When James Brown told us all to "Get Up Offa That Thing," he may well have been referring to our desk chairs. We know sitting down all day is bad for our health — the many different pains and ailments that come from rotting at your desk for eight hours at a time are proof enough, and you don't need a study to explain your neck pain and carpal tunnel syndrome. But new research from Kansas State University gives us scientific proof that hitting the gym after work isn't enough — we actually need to focus on spending less time sitting down.
“Not only do people need to be more physically active by walking or doing moderate-to-vigorous physical activity, but they should also be looking at ways to reduce their sitting time,” said Richard Rosenkranz, Ph.D., who led the study along with Sara Rosenkranz, Ph. D..
Rosenkranz and Rosenkranz used data from 194,545 men and women aged 45 to 106. They found that people who exercise more and decrease their sitting time have a lower risk of chronic disease. Sitting down for long periods of time means greater chances of obesity, diabetes, and cardiovascular disease .
Most people spend the entirety of the work day sitting down, only squeezing in 30 to 60 minutes of physical activity at the end of the day. But this sedentary activity sends all the wrong messages to your brain. “We’re basically telling our bodies to shut down the processes that help to stimulate metabolism throughout the day and that is not good,” Sara Rosenkranz said.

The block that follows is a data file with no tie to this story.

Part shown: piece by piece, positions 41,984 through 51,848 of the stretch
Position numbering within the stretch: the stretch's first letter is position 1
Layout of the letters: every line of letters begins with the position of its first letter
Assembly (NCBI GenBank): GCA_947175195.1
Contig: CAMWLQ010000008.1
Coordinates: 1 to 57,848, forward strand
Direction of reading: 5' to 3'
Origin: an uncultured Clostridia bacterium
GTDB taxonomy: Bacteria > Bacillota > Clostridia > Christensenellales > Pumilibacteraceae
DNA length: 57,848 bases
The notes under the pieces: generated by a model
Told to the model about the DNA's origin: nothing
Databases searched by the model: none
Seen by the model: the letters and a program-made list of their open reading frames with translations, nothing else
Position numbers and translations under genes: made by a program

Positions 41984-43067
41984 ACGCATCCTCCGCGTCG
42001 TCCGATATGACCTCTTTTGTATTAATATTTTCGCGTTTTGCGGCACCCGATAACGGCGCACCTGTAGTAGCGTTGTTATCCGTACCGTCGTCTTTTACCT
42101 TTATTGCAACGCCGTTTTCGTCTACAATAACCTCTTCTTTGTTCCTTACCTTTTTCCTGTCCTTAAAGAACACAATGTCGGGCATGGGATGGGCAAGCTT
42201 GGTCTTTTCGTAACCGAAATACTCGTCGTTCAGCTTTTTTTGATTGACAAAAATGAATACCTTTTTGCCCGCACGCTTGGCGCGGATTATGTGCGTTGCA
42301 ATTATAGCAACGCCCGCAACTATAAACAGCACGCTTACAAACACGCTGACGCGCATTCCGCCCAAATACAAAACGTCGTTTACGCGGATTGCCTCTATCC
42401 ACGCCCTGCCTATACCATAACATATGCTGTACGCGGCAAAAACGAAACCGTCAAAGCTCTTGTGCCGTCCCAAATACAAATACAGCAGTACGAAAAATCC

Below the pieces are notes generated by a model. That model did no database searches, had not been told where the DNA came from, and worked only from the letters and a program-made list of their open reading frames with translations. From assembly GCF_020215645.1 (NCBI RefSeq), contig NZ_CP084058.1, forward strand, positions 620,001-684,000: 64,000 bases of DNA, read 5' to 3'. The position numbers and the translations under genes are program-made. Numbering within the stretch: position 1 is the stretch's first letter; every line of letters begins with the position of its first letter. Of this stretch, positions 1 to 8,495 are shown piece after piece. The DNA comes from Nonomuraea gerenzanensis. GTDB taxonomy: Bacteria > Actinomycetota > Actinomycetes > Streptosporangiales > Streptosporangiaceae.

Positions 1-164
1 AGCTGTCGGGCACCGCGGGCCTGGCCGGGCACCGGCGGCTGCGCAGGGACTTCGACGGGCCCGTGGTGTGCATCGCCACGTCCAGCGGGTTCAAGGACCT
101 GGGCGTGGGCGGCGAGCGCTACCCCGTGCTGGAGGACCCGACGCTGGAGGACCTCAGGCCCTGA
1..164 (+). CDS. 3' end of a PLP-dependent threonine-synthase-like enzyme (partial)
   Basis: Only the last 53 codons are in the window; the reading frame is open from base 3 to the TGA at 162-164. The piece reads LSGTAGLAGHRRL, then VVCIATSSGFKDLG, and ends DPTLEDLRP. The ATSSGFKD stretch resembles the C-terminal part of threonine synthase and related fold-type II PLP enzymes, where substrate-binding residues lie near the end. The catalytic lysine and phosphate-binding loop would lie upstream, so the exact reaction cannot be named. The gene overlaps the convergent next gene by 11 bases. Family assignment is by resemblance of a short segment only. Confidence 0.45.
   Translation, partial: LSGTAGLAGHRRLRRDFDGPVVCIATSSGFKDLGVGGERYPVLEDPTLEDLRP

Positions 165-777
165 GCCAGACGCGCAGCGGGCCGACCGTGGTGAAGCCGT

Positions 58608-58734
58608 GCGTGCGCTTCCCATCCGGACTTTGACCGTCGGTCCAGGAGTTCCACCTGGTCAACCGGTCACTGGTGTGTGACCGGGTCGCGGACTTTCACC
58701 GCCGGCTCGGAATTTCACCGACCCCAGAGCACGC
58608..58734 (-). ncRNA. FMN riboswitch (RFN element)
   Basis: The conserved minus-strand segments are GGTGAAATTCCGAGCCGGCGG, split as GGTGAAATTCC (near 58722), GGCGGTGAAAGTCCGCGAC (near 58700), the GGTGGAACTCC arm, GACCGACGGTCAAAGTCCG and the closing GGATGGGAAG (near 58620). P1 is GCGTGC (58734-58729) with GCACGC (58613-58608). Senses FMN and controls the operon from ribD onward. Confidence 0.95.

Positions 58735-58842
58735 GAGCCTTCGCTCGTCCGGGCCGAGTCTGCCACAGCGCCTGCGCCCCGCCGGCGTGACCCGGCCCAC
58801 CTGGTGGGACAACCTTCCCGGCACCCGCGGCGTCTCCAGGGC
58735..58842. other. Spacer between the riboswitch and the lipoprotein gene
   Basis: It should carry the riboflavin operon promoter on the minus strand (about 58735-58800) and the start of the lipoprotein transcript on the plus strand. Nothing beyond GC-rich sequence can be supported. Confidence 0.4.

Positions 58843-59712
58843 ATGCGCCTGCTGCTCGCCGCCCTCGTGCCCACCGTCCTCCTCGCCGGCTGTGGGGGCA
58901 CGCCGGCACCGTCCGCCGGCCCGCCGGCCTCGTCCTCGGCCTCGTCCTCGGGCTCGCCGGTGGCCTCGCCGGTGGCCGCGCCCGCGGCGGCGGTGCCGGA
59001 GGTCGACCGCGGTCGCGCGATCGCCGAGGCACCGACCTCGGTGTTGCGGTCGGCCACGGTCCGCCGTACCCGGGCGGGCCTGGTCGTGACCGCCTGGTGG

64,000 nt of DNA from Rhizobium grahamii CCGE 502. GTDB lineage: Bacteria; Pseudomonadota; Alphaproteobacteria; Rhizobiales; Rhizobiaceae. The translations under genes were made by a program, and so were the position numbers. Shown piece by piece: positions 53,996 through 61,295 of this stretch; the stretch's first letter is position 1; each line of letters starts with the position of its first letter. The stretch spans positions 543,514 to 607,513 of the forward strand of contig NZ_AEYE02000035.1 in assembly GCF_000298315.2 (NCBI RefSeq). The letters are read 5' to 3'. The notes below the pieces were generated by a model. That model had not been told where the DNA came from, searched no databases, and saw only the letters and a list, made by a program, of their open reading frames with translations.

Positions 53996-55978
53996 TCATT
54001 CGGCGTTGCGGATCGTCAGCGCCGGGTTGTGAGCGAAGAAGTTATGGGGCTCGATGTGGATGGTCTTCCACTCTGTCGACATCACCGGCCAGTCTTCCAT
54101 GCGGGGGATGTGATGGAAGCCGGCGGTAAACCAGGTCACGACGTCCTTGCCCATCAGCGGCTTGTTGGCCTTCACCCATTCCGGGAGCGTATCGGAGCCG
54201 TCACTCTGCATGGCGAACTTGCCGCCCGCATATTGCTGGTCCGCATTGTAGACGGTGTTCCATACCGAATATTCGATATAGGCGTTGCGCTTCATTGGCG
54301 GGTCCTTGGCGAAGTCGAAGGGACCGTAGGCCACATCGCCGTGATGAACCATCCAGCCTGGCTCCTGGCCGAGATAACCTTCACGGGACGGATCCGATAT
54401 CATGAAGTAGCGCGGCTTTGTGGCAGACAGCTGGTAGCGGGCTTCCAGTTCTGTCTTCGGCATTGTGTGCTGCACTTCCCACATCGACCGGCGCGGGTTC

"We’re basically telling our bodies to shut down the processes that help to stimulate metabolism throughout the day and that is not good."
So how can you avoid this at the office? Researchers recommend taking regular breaks to stand up or move around. “Just by breaking up your sedentary time, we can actually upregulate that process [that stimulates your metabolism] in the body," said Sara Rosenkranz. Researchers also recommend switching to a sit/stand desk, which allows you to choose how much time you spend sitting down. And if you're really scared of being sedentary after reading this, you might even become one of those amazing superwomen who work at a treadmill desk.
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